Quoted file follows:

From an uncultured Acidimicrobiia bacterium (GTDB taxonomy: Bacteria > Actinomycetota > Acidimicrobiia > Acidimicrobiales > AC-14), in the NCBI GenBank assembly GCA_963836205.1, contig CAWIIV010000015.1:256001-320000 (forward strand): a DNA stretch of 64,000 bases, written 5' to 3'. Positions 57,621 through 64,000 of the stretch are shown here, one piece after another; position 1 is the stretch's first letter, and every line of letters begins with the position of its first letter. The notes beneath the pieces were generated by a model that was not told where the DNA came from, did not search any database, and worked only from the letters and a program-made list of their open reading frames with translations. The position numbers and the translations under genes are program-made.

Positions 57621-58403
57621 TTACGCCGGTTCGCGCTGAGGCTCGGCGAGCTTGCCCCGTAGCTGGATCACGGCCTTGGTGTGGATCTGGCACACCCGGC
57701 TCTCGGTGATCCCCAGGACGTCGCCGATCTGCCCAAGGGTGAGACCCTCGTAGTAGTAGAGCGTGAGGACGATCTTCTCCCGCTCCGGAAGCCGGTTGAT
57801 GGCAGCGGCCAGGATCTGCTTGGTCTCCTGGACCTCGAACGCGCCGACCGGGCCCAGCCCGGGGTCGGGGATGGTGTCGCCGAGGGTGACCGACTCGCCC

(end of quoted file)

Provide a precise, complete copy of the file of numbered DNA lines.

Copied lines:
From an uncultured Acidimicrobiia bacterium (GTDB taxonomy: Bacteria > Actinomycetota > Acidimicrobiia > Acidimicrobiales > AC-14), in the NCBI GenBank assembly GCA_963836205.1, contig CAWIIV010000015.1:256001-320000 (forward strand): a DNA stretch of 64,000 bases, written 5' to 3'. Positions 57,621 through 64,000 of the stretch are shown here, one piece after another; position 1 is the stretch's first letter, and every line of letters begins with the position of its first letter. The notes beneath the pieces were generated by a model that was not told where the DNA came from, did not search any database, and worked only from the letters and a program-made list of their open reading frames with translations. The position numbers and the translations under genes are program-made.

Positions 57621-58403
57621 TTACGCCGGTTCGCGCTGAGGCTCGGCGAGCTTGCCCCGTAGCTGGATCACGGCCTTGGTGTGGATCTGGCACACCCGGC
57701 TCTCGGTGATCCCCAGGACGTCGCCGATCTGCCCAAGGGTGAGACCCTCGTAGTAGTAGAGCGTGAGGACGATCTTCTCCCGCTCCGGAAGCCGGTTGAT
57801 GGCAGCGGCCAGGATCTGCTTGGTCTCCTGGACCTCGAACGCGCCGACCGGGCCCAGCCCGGGGTCGGGGATGGTGTCGCCGAGGGTGACCGACTCGCCC